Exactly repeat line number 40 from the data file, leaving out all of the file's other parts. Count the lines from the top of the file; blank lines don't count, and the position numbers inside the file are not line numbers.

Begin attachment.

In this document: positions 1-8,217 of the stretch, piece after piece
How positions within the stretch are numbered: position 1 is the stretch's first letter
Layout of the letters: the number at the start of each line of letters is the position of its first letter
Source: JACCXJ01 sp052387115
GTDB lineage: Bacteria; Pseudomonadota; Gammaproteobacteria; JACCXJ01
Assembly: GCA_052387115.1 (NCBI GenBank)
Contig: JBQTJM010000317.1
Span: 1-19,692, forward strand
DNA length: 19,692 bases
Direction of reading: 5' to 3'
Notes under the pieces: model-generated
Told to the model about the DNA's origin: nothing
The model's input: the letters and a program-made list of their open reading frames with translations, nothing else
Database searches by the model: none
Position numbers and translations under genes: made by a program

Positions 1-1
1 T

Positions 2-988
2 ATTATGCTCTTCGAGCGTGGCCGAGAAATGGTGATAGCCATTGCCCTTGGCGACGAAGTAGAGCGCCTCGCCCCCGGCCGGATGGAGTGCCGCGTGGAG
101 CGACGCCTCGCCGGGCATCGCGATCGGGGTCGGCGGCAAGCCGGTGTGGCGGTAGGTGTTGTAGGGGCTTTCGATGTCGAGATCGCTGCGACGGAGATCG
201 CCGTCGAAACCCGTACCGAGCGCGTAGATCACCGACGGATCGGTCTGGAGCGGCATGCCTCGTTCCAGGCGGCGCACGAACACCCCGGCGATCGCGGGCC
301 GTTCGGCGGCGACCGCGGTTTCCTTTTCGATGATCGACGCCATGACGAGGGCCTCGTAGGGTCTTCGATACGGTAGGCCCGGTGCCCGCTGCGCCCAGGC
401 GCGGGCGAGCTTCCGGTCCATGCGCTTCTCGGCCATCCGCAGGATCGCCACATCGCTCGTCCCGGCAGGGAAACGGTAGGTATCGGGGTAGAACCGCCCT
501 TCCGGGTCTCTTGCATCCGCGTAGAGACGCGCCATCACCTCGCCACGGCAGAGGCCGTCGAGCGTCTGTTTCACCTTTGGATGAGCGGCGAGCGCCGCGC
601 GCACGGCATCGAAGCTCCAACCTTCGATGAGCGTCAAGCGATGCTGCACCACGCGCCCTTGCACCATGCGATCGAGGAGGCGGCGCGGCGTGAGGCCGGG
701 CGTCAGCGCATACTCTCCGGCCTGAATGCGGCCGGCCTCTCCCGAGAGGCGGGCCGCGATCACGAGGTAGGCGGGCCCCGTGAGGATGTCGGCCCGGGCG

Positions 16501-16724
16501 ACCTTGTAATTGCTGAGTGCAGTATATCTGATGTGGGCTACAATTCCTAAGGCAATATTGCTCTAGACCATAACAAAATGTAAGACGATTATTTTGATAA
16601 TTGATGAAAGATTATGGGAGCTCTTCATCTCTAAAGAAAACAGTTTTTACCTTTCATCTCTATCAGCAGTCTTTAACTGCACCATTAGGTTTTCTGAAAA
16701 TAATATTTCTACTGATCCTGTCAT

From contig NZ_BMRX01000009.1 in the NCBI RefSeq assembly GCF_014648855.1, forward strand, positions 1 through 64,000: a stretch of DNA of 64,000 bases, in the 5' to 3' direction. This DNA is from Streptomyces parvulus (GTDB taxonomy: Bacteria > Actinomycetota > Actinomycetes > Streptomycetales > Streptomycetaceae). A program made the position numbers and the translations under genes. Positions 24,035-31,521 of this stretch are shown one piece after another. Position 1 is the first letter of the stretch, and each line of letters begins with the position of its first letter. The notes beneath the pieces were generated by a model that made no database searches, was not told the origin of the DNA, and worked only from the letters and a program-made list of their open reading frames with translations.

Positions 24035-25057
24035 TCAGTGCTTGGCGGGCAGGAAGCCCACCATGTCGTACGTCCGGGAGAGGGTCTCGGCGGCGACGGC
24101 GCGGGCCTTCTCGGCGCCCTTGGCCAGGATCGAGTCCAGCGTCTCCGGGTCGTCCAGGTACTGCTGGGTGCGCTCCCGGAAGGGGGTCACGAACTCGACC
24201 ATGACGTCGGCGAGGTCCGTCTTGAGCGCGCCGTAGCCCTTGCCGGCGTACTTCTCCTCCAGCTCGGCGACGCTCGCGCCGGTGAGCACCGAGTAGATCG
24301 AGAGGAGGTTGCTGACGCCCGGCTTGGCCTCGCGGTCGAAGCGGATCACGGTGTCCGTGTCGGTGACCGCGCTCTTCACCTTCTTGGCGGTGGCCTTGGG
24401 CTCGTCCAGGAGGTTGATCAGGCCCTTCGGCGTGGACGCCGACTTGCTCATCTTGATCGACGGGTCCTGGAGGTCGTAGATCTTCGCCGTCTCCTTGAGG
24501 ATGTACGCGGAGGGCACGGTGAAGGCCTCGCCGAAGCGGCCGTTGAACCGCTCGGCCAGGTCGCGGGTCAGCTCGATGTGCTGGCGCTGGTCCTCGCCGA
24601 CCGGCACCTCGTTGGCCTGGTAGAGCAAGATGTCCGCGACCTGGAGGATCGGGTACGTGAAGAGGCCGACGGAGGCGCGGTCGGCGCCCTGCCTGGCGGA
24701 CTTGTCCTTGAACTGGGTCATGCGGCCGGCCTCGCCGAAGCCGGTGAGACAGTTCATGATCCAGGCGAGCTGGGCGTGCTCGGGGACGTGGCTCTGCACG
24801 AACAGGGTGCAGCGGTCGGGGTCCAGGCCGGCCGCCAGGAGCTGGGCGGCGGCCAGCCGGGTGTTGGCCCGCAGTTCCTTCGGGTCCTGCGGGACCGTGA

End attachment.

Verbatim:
24701 CTTGTCCTTGAACTGGGTCATGCGGCCGGCCTCGCCGAAGCCGGTGAGACAGTTCATGATCCAGGCGAGCTGGGCGTGCTCGGGGACGTGGCTCTGCACG